Monday, December 04, 2023

March is a busy time down in the veg patch.

If you want to make the most of the Portuguese spring before the summer heat, now’s the time for sowing seeds, and transplanting the seedlings.na_horta_march You want as much as possible in the ground by April, any later and many plants won’t be big enough to cope with the sun.

That said there can still be frosts in the higher regions. We still get cold temperatures at night in central Portugal so be careful with tender plants. But it’s definitely time to don those wellies and get cracking!

  • Make some cloches – or, if you have room, make a polytunnel! It makes a very big difference. Rolls of plastic are very cheap here in Portugal, it cost about 4 euros to cover ours! Small cloches made from wooden frames and plastic sheeting are easy – they’re great for covering seed trays and later small plants, protecting them from cold nights and things that nibble. Keep an eye open for discarded window frames, propped up against the wall or placed over an old crate, they make great little greenhouses.

  • Start sowing. If you’ve ordered seeds from abroad experiment with the dates, you’ll be surprised. If you can grow ‘under cover’ (see above) then you can easily sow a month earlier. The melon seed packet I have says the temperature needs to be 20C day and night – which of course doesn’t happen, but there are already signs of germination. There are plenty of places to buy seed packets here of course, but I’ve yet to come across any organic ones.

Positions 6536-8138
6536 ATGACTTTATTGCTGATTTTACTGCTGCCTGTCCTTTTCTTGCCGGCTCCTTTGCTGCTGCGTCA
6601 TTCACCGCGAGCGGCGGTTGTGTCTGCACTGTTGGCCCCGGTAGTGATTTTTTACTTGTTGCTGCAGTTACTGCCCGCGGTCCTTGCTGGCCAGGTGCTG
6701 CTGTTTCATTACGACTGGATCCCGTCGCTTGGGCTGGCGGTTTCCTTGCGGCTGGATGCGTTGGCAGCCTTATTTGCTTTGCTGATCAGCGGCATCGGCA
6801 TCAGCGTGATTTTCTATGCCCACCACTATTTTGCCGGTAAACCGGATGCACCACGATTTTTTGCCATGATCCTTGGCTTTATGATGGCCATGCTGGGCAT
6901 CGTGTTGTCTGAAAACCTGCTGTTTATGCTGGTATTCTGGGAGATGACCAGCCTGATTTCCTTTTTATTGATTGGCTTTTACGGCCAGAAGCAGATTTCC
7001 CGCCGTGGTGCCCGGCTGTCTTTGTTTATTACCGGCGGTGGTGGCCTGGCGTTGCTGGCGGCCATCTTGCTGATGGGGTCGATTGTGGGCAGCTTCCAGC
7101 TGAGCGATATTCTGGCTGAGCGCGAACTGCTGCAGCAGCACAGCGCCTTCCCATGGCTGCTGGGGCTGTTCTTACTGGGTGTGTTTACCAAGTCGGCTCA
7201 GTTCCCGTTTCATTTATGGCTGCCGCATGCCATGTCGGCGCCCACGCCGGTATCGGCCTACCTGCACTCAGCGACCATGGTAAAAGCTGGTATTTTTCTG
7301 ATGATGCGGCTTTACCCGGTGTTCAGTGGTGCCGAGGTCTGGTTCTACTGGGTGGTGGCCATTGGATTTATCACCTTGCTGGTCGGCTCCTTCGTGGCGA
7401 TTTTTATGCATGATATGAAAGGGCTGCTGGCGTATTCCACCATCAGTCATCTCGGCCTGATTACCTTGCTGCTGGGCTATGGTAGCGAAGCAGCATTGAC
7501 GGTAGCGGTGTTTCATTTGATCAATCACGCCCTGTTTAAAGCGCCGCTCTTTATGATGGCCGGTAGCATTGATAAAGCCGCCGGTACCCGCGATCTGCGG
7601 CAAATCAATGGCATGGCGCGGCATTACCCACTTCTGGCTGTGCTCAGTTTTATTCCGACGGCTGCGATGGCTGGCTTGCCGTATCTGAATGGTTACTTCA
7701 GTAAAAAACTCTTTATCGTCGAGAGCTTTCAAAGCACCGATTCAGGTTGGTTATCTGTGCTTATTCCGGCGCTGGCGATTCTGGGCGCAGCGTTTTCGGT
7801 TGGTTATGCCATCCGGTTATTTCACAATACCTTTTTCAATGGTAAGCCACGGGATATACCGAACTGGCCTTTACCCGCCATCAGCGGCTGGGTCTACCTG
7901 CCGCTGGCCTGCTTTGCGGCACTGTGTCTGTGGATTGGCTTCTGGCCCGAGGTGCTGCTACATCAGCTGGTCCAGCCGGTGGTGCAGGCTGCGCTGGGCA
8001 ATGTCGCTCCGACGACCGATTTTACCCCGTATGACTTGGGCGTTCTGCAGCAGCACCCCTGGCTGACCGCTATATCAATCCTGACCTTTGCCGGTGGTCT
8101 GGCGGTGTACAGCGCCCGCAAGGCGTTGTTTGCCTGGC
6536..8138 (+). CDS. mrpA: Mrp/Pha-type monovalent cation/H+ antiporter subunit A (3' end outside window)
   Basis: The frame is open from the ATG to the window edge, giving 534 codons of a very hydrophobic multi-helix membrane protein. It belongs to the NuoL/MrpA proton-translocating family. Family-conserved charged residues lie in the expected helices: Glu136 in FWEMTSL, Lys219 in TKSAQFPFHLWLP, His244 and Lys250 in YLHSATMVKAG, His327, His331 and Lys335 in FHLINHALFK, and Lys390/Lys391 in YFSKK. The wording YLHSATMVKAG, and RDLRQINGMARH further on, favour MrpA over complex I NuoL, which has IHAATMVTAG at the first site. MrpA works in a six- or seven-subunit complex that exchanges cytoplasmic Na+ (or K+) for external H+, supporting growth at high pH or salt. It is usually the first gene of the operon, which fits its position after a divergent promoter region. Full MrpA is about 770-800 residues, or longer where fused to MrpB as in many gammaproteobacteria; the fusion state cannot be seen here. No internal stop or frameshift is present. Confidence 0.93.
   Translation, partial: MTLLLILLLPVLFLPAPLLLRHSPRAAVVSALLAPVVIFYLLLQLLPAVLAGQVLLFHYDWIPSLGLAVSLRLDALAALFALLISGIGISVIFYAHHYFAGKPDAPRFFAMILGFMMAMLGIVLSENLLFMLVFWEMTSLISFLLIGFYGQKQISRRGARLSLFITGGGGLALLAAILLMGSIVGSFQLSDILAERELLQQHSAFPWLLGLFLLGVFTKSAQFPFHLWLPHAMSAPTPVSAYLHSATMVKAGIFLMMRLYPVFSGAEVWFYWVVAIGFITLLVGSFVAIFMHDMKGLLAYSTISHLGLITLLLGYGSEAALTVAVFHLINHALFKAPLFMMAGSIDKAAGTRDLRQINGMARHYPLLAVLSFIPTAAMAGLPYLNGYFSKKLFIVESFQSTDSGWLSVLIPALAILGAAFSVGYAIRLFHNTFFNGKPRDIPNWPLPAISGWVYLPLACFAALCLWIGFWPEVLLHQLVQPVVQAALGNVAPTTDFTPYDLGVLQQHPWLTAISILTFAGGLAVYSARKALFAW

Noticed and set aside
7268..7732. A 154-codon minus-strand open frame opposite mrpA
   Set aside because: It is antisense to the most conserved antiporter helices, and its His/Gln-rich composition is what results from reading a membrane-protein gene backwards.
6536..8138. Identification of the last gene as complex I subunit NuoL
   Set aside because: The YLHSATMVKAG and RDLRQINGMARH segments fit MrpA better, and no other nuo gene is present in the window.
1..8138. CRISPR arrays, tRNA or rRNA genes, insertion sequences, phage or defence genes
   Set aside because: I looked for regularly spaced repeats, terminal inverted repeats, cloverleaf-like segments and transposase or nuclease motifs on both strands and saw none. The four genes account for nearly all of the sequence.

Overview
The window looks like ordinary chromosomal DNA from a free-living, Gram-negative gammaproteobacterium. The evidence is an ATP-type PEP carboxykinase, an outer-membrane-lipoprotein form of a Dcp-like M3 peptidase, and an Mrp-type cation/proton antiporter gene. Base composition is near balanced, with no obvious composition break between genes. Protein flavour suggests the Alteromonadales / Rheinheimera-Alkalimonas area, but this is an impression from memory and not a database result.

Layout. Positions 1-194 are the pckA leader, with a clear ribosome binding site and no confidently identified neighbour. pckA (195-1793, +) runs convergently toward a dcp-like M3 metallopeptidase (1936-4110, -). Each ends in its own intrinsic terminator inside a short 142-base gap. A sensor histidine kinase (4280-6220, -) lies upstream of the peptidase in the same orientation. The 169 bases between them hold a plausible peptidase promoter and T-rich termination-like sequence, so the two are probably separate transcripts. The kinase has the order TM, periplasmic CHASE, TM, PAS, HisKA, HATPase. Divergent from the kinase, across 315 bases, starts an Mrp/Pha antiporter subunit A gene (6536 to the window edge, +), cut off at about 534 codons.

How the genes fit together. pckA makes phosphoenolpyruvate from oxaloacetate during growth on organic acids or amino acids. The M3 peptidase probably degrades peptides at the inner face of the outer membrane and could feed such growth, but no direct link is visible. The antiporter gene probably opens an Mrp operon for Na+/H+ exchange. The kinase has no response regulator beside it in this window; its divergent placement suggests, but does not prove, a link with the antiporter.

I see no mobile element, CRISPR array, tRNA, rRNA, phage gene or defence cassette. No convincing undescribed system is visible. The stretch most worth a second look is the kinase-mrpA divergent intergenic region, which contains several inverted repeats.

• Plant seed potatoes. Mid March is a good time to get your potatoes in the ground.

  • Start some organic fertilizer. Collect those lovely spring stinging nettles (wearing gloves of course!) and put them in a large bucket. Cover na horta march seedlingswith water and wait – it’ll turn into a rather nasty, smelly sludge but once it’s past that stage and all the nettles have broken down you’ve got some great fertilizer to add to your watering can for the months ahead.

  • Visit the local markets for plug plants. They’re amazingly cheap and save you heaps of time and effort. There’s not a great variety of things, and they won’t be organic, but they’re certainly an option. Check out the strawberries that are for sale now.

  • Start a compost heap. Bash together four pallets and fill with your kitchen vegetable waste (remembering not to add any cooked food). 

  • Get the Gardener’s World newsletter emailed to you. It’s free and although for the UK is full of great advice.


This page is written by Jackie McAvoy, read her blog The Story of Casa Azul.